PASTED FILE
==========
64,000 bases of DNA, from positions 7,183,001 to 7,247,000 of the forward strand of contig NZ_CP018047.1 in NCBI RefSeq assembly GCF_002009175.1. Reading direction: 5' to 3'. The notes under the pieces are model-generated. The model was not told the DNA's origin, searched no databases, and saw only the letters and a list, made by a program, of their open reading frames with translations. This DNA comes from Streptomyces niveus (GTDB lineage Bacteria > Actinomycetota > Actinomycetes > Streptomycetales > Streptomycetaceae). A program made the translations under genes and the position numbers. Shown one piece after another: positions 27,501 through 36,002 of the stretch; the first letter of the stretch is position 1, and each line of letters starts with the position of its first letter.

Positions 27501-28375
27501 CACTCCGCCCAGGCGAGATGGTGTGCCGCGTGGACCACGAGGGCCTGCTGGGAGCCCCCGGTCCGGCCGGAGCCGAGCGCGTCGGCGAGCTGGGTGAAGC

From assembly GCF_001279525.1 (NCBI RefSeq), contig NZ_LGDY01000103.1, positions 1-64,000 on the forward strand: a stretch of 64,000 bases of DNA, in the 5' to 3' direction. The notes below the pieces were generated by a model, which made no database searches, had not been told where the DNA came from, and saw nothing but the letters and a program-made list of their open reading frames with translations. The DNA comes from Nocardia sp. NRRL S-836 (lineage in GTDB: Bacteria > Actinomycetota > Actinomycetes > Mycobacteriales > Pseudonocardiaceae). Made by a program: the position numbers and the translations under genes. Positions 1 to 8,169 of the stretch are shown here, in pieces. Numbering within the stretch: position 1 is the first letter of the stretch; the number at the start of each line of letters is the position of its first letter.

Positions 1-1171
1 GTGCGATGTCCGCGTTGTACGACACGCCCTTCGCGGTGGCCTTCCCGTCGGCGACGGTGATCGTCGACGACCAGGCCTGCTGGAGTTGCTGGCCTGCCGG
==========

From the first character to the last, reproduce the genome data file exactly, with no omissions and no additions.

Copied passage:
64,000 bases of DNA, from positions 7,183,001 to 7,247,000 of the forward strand of contig NZ_CP018047.1 in NCBI RefSeq assembly GCF_002009175.1. Reading direction: 5' to 3'. The notes under the pieces are model-generated. The model was not told the DNA's origin, searched no databases, and saw only the letters and a list, made by a program, of their open reading frames with translations. This DNA comes from Streptomyces niveus (GTDB lineage Bacteria > Actinomycetota > Actinomycetes > Streptomycetales > Streptomycetaceae). A program made the translations under genes and the position numbers. Shown one piece after another: positions 27,501 through 36,002 of the stretch; the first letter of the stretch is position 1, and each line of letters starts with the position of its first letter.

Positions 27501-28375
27501 CACTCCGCCCAGGCGAGATGGTGTGCCGCGTGGACCACGAGGGCCTGCTGGGAGCCCCCGGTCCGGCCGGAGCCGAGCGCGTCGGCGAGCTGGGTGAAGC

From assembly GCF_001279525.1 (NCBI RefSeq), contig NZ_LGDY01000103.1, positions 1-64,000 on the forward strand: a stretch of 64,000 bases of DNA, in the 5' to 3' direction. The notes below the pieces were generated by a model, which made no database searches, had not been told where the DNA came from, and saw nothing but the letters and a program-made list of their open reading frames with translations. The DNA comes from Nocardia sp. NRRL S-836 (lineage in GTDB: Bacteria > Actinomycetota > Actinomycetes > Mycobacteriales > Pseudonocardiaceae). Made by a program: the position numbers and the translations under genes. Positions 1 to 8,169 of the stretch are shown here, in pieces. Numbering within the stretch: position 1 is the first letter of the stretch; the number at the start of each line of letters is the position of its first letter.

Positions 1-1171
1 GTGCGATGTCCGCGTTGTACGACACGCCCTTCGCGGTGGCCTTCCCGTCGGCGACGGTGATCGTCGACGACCAGGCCTGCTGGAGTTGCTGGCCTGCCGG